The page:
The reputation of Night Mother by Marsha Norman is that it is intense. When I casually chatted with several local frequent theatergoers about going to see the show, they responded with some form of, “Wow, what a show.” Without having much more than a brief plot summary, I wasn’t sure if that was a good “wow” or a bad one. As it turns out, there is a third way someone can mean wow: to be left stunned and feeling both good and bad. Counter Production’s undertaking of this stunning show took very difficult subject matter and delivered a top-notch experience with some of the finest acting and staging I have seen in the semi-professional realm.
All I knew of the show walking in was this: A mother and her grown daughter are cohabitating in the 1980s, and the daughter tells her mother she plans to kill herself that night. When I walked into the black box theater at AS220 I was welcomed directly into a small apartment set that was so detailed I spent several minutes silent while others chatted around me. I’ve worked as a properties manager before, so I know how much work goes into each individual item that makes it onto a set. This space was far from just a set, though, it was a recreation of artistic director Ted Clements’ grandmother’s home. There were dishes in the dryer by a real sink, salt and pepper on the table and a working clock on the wall. Every cabinet and drawer that was opened during the show was filled with the expected items in a real kitchen, and far from all of them were used. This attention to detail immediately made this production feel like I was looking in on a real moment between the two leading women.
The mother, Thelma, played by Becky Minard, is hard but sympathetic. She clearly has love for her daughter, but struggles to find the right words to say when faced with such a shocking conversation. Minard’s performance was astounding. She seamlessly works through fear, anger, disappointment and confusion, giving each emotion its due. The way she pulls in the audience like they are with her in her desperation to talk her child out of this decision is masterful. I was particularly engaged in watching her face, as she does some very impressive and subtle acting just with her eyes. In a role that could so easily be played over-the-top, she was instead powerful and restrained, creating space for the audience to join her.
Daughter Jessie, portrayed by Audrey Lavin Crawley, is resolute from the moment she speaks her intentions aloud. Just as she tells her mother what she plans to do with her father’s old gun, a soft ticking of a clock can be heard. Lavin Crawley is grounded and willful and never turns to dramatics to get across her despair. She calmly fills jars with candy and cleans up around the apartment like she is within a normal evening with her mother. The calm that Lavin Crawley exhibits allows for the room to breathe and really listen; this performance is far from quiet, though, she is a force. At times I found myself understanding completely why she felt she should kill herself just as someone would explain why they chose anything in their life. This made the moments when Thelma came raging back against her plan so poignant.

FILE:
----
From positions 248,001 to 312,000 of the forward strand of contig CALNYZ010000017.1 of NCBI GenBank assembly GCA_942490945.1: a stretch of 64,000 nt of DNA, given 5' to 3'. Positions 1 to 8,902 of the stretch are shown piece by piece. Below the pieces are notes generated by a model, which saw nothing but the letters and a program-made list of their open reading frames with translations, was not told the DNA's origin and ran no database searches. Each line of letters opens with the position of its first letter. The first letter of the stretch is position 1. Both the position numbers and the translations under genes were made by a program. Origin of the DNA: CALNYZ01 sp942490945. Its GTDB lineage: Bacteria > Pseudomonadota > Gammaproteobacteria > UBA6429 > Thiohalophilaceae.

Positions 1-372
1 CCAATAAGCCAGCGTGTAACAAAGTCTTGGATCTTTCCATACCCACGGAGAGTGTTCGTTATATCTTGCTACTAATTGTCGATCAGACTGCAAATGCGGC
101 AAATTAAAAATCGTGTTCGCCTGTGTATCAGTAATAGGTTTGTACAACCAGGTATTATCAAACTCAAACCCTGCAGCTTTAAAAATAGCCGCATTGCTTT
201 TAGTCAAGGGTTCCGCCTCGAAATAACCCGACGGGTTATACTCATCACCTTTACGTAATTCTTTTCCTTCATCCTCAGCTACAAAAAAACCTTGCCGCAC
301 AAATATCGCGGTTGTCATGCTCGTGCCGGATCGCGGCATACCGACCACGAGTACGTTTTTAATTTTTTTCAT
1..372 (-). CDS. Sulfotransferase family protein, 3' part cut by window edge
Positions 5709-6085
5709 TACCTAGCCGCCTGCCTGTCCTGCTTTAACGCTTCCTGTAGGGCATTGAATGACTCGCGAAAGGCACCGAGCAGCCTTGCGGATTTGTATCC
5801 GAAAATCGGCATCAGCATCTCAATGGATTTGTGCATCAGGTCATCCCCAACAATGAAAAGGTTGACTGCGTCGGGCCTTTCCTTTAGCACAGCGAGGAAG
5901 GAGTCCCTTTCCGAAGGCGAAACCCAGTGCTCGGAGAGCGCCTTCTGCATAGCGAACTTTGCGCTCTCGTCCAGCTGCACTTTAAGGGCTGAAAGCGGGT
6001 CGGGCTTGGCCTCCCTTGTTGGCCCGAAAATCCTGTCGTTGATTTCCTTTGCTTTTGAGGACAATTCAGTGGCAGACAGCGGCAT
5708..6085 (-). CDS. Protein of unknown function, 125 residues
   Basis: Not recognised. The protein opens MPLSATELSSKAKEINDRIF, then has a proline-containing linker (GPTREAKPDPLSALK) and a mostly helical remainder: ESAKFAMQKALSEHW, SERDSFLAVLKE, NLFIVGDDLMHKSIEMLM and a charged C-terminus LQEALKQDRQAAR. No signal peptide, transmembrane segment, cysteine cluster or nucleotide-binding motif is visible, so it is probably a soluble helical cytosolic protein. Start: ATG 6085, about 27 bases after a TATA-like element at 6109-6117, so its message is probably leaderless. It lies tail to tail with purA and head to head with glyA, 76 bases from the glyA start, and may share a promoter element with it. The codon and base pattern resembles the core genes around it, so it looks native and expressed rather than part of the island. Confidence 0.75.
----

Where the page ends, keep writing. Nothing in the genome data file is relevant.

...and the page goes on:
The relationship director Valerie Remillard uncovered between these two women is remarkable. To somehow be rooting for both to get what they need in spite of them being very far apart is complex and expertly done. About taking on this show, Remillard said, “It was important to me that I didn’t glorify the subject.” She pointed out that in the ’80s and even today in rural areas, there are not resources for people to turn to if they have feelings of wanting to end their own life. What happens when there is no help? Exploring this through theater is important, even if at times difficult. Sitting in that apartment with these characters at this exact moment in their lives is uncomfortable, but it is impossible to look away. Wanting to know what Thelma can say to stop Jessie from resorting to the worst case scenario becomes all-consuming. The ticking in the background clicks on and it feels like a race against the clock.
So does a play like this glorify suicide? I would say definitively, no. What it does instead is force its audience to look at the darkness, to go deep into the uncomfortable place that we have all wondered about and rarely explored. In going at this subject matter head-on, it shows the realities of it, and takes out all of the glorification. If I were to only hear this beautiful and harrowing script one time, Counter-Productions was the right place to do it, I can only call this performance one thing: flawless.
Night Mother runs through Nov 25 at Counter-Productions Theatre Company, AS220 Blackbox Theatre, 95 Empire St, PVD. For tickets, brownpapertickets.com